Ten Doorways to Mindful Recovery
Each week, I facilitate groups for people in recovery from opioid dependence. While most have at least some familiarity with 12-Step programs like AA or NA, many haven’t heard of the Ten Doorways to Mindful Recovery. These doorways guide much of what is offered in these groups. While these groups are focused on recovery from opioid dependence, these doorways apply to anyone seeking to face addictive behaviors to live a healthier, more fulfilling life.
Why mindfulness? From my perspective, mindfulness is the opposite of addiction. Addiction is about grasping for anything to quell discomfort in the moment. Mindfulness is about cultivating a vast, open heart able to sit with discomfort and know that it will eventually crash just as waves do upon the shore.
Ten Doorways to Mindful Recovery
From Mindful Recovery: A Spiritual Path to Healing from Addiction
by Thomas Bien, Ph.D. and Beverly Bien, M.Ed.
Doorway One: Seeing the magic of the ordinary and returning to the present moment. You can get overwhelmed by memories of the past, worries about the future, and other distractions. When that happens, you may be in danger of relapse. By bringing a gentle, compassionate awareness to your surroundings, your thoughts, and your feelings, you will discover that your need to engage in addictive behavior diminishes.
- Doorway Two: Consider your life as a story you are still writing. Many people hold on to life scripts connected to their addiction, which perpetuate negative life stories as well as continued attraction to drugs and alcohol. You don’t have to get stuck there. You can write a new story.
- Doorway Three: Use journaling to deepen awareness of your life story and open the door to spiritual awakening. Regular journaling brings the power of mindfulness to bear on repetitive patterns and aids in contacting your inner wisdom.
- Doorway Four: Practice meditation to become more accepting of yourself and your life. When you become more accepting of what hurts as well as more aware of life’s many positive aspects, you establish a firm spiritual foundation for recovery.
- Doorway Five: Find ways to connect to the natural world. Addicted people are often alienated from the natural world. A return to nature is incompatible with addiction. Conscious, mindful choices about your recreational time prevent you from squandering it on passive pursuits that do not employ your higher human qualities, such as intellectual, artistic, and spiritual activities.
- Doorway Six: Cultivate healthy relationships that discourage addiction. Many people become addicted in part because of painful and unsatisfying relationships. In turn, addiction can destroy even the best relationship. As you become more mindful of relationship patterns, you can begin to change them, reducing the need to indulge your addiction.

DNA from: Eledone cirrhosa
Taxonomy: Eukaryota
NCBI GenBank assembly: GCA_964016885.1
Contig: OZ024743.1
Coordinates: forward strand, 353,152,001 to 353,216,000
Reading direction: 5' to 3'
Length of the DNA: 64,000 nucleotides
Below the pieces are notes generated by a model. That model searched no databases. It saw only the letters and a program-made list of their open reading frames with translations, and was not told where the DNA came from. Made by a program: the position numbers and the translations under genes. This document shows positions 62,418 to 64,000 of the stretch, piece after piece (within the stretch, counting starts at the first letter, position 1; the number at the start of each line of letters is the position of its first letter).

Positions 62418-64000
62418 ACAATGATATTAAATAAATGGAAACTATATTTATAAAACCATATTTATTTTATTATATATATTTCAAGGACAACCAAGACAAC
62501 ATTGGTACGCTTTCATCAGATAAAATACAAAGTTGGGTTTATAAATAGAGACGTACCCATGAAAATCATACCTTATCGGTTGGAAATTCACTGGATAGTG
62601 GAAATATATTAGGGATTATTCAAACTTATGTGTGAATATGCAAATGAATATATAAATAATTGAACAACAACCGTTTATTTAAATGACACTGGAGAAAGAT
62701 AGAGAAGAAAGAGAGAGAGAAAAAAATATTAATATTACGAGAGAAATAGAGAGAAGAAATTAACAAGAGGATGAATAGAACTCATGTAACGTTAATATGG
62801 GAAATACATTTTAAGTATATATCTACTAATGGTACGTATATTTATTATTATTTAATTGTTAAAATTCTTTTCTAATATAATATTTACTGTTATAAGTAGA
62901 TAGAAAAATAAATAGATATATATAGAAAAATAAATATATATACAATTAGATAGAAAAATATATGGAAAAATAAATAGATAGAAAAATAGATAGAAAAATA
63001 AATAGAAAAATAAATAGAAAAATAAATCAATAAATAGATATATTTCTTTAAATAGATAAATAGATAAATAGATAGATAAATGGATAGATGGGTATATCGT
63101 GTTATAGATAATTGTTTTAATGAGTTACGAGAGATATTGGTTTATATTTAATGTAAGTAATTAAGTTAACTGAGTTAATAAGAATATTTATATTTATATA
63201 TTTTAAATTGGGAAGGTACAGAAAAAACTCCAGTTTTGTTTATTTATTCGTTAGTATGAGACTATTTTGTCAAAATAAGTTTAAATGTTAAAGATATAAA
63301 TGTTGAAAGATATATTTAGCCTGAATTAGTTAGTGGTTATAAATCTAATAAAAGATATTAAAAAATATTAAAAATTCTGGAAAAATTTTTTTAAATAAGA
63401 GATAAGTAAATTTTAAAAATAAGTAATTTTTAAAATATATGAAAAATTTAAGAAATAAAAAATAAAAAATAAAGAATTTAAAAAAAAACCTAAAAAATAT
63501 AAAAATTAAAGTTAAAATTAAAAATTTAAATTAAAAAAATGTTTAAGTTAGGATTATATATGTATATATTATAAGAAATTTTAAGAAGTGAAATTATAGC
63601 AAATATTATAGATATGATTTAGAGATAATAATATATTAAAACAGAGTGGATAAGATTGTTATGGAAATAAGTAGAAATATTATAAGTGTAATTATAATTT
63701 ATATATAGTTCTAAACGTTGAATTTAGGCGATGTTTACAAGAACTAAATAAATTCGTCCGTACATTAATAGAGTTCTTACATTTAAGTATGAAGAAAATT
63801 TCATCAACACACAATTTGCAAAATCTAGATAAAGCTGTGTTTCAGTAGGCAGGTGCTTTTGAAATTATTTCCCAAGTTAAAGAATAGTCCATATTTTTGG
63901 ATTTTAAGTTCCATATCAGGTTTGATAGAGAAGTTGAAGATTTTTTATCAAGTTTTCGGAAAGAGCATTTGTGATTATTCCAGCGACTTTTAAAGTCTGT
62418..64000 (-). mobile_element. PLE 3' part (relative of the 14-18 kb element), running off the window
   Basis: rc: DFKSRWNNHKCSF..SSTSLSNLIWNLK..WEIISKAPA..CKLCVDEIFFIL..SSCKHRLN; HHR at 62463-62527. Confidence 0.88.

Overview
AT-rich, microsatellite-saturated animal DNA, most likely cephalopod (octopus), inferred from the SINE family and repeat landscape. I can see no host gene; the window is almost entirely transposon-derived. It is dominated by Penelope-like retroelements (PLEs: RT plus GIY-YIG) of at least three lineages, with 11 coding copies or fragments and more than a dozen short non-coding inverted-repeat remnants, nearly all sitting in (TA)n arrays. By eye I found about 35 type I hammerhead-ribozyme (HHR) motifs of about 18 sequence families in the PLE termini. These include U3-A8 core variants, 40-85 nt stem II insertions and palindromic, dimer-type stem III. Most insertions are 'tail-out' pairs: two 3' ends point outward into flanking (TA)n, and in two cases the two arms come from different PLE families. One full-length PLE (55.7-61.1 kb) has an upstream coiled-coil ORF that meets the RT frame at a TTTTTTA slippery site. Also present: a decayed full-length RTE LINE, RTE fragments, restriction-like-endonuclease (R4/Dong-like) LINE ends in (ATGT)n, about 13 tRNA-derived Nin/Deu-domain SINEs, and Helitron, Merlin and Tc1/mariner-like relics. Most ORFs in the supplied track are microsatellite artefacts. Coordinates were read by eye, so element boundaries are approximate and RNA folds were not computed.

- Doorway Seven: Explore dreams to expand your view of who you are beyond the limited point of view of your conscious, rational self. Dreams offer clues about what is missing and what is out of balance. Often these are blind spots which we have difficulty seeing consciously.
- Doorway Eight: Practice mindfulness at work. A mindful life involves mindfulness in all areas of life. Practicing mindfulness at work can help you stay calm and centered there as well.
- Doorway Nine: Learn to hold and embrace difficult emotions to ensure successful recovery. There are well-established methods for dealing with difficult feelings. If you need extra help, therapy may be a useful aid.
- Doorway Ten: Living moment by moment: practice, practice, practice. An intellectual understanding of how to change life is just the beginning. Direct experience brings the peace, health, and wholeness you seek.
Before engaging in a guided meditation, each group member was given a simple candle in a glass vase and asked to reflect upon and write his or her hopes, aspirations and intentions upon the candle. Each person shared his or her intentions with the group as the candles were lit. As the candles burned in the center of the group room, group members were led in a metta meditation. Metta is a Pali word that means “loving kindness.” In essence, a metta meditation is a prayer of the heart asking for loving kindness first for oneself, then for others and finally continuing in an outward, widening circle encompassing all.
If you’re interested in learning more about metta meditation, Sharon Salzburg, a renowned meditation teacher and author who spoke at the Asheville Unitarian Universialist Church last fall, has written vastly on the subject. http://www.sharonsalzberg.com